Social licence in NZ is critical and NZ aquaculture has already had serious issues in this realm.
Social Licence is:
There is no accepted single definition for the social licence to operate, and it is often expressed in relation to other terms such as corporate social responsibility, community acceptance and reputation. The social licence to operate has been described as stakeholder perception of the legitimacy of a project, a company or an industry.
The concept of the social licence to operate is much broader than just “community” issues. Relevant issues include but are not limited to:
• Environmental performance: Local communities and regulators are often concerned about issues such as air and water pollution, water extraction, impacts on biodiversity and waste management
• Ethical business conduct and transparency: Trust in companies is easily eroded if there is a perception of dishonest dealings or inappropriate collusion
• Workers’ rights and safety: Failure to ensure that safety incidents do not occur can have a negative impact on corporate reputation
• Community relationships: Community issues can delay or even prevent projects from proceeding. Issues include disputes over land access and ownership, equitable sharing of benefits from corporate activity and the risk of human rights violations
Merely aiming for legal compliance generally does not suffice in achieving a social licence to operate.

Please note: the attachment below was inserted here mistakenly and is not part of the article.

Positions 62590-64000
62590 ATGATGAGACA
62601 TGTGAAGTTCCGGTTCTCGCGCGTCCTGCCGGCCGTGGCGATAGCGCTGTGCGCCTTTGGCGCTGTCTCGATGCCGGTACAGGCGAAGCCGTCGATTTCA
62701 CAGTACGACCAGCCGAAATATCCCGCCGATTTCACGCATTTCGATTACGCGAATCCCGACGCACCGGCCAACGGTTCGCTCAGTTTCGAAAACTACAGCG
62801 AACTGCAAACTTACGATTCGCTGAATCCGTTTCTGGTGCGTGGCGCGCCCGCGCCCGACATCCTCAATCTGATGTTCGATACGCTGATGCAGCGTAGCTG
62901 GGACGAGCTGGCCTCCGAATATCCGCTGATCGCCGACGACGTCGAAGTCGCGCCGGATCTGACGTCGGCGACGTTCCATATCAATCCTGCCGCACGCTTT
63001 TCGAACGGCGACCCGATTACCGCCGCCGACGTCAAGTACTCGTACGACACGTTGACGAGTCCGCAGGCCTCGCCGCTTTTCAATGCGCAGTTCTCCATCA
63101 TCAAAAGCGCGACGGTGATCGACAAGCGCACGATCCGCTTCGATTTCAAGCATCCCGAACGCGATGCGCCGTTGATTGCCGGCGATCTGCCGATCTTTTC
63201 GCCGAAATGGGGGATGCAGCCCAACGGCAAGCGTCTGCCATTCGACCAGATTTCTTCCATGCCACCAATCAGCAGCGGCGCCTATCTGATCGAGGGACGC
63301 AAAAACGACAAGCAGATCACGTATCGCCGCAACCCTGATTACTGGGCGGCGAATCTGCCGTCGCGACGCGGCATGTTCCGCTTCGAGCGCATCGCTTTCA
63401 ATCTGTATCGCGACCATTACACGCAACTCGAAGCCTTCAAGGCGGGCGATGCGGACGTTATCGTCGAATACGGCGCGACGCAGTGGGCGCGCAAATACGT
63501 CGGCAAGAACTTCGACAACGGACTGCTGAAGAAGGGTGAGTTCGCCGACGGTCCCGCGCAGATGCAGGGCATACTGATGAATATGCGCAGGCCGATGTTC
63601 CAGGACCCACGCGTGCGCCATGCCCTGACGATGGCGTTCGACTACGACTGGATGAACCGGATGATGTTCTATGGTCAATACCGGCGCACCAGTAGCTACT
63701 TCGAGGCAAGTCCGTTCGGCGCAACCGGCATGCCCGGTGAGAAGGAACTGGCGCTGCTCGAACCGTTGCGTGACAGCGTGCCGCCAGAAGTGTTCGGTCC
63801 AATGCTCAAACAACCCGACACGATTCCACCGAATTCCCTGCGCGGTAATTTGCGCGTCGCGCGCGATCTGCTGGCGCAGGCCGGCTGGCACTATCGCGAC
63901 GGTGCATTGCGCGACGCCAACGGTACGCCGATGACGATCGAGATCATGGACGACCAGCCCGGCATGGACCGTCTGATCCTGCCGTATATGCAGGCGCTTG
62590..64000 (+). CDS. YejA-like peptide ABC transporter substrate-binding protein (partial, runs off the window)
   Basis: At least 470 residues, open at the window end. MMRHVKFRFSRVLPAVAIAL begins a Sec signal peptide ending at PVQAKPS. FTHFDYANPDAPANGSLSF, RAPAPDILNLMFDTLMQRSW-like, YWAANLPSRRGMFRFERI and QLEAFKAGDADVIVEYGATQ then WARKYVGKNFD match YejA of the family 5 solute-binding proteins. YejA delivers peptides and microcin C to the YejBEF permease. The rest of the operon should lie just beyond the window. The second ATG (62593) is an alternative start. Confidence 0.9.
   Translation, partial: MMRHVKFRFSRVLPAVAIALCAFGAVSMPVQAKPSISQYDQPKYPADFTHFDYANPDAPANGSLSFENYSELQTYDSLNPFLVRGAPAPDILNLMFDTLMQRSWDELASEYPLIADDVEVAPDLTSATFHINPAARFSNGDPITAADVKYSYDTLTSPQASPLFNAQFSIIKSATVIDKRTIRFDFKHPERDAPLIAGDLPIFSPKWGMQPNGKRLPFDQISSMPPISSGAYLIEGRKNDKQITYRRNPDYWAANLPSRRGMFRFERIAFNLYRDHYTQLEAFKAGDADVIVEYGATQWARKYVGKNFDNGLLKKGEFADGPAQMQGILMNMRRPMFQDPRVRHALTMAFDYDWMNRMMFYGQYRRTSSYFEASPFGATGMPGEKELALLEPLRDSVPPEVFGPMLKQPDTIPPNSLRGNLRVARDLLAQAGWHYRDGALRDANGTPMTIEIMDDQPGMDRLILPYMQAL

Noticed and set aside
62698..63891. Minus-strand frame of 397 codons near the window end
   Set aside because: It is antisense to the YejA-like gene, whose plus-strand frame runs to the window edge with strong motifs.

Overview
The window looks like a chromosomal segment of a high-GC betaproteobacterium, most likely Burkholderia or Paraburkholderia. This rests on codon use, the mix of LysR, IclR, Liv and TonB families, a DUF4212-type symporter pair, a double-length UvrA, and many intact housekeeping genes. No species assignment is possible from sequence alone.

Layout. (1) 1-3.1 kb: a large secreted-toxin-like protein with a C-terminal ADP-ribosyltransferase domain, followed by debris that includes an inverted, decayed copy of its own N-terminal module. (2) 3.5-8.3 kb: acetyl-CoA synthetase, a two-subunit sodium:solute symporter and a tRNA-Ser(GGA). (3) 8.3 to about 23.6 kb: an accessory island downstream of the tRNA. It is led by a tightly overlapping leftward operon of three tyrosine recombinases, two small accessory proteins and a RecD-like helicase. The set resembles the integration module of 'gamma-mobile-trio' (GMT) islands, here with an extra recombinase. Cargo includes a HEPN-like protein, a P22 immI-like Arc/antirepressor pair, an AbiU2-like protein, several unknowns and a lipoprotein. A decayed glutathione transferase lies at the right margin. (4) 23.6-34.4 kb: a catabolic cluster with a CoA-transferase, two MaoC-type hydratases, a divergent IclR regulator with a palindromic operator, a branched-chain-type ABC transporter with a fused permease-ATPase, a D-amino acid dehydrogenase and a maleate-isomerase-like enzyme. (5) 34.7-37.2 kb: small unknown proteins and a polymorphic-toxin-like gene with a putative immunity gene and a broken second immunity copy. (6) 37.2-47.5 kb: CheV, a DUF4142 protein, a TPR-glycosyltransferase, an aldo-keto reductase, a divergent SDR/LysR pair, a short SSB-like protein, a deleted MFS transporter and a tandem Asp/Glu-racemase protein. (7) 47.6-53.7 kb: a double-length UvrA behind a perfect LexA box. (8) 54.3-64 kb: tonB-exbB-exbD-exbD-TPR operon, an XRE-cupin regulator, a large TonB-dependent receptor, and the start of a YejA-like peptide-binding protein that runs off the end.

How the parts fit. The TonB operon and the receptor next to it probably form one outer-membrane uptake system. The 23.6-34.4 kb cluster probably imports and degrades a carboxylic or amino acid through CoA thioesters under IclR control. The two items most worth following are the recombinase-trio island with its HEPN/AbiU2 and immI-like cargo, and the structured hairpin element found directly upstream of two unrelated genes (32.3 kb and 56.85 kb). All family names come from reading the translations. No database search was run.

There are many examples of where a social licence to operate is lost. This can manifest itself in different ways and at different scales, including complaints, protests, blockades, boycotts and social media campaigns. It can affect an individual site, a company or an entire industry. Losing it can lead to very real financial consequences.
Globally, for aquaculture “maintaining a social licence to operate” is one of the major business risks facing the industry.
Ernst and Young note that for aquaculture, “there are a number of issues that can affect a company’s social licence to operate – such as environmental performance, safety incidents and land or water disputes that can cause delays in obtaining approvals, damage corporate reputation and even prevent projects from proceeding”.
There are two main linked aspects to building and maintaining a social licence to operate:
1. Clearly understanding and managing the relevant risks and opportunities relating to the social licence to operate – in a proactive and strategic way.
2. Open and transparent discussions with key stakeholders (employees, suppliers, clients, communities, non-governmental organisations) around issues that are important to them, following through on issues raised, and delivering on promises.
The first point is about ensuring that organisations embed the management of risks and opportunities into core business processes. This is important because when something does go wrong, as is likely in aquaculture, with a complex value chain, it allows the organisation to demonstrate the measures it has taken to manage the issue proactively.
The second point is about building solid relationships with stakeholders that are based on honesty, mutual respect and trust. Stakeholders should be able to answer the following questions in the affirmative:
While frameworks and standards are certainly useful in providing guidance, organisations need to be serious about their application to avoid losing the social licence to operate. This is not a future requirement as many in the industry have assumed.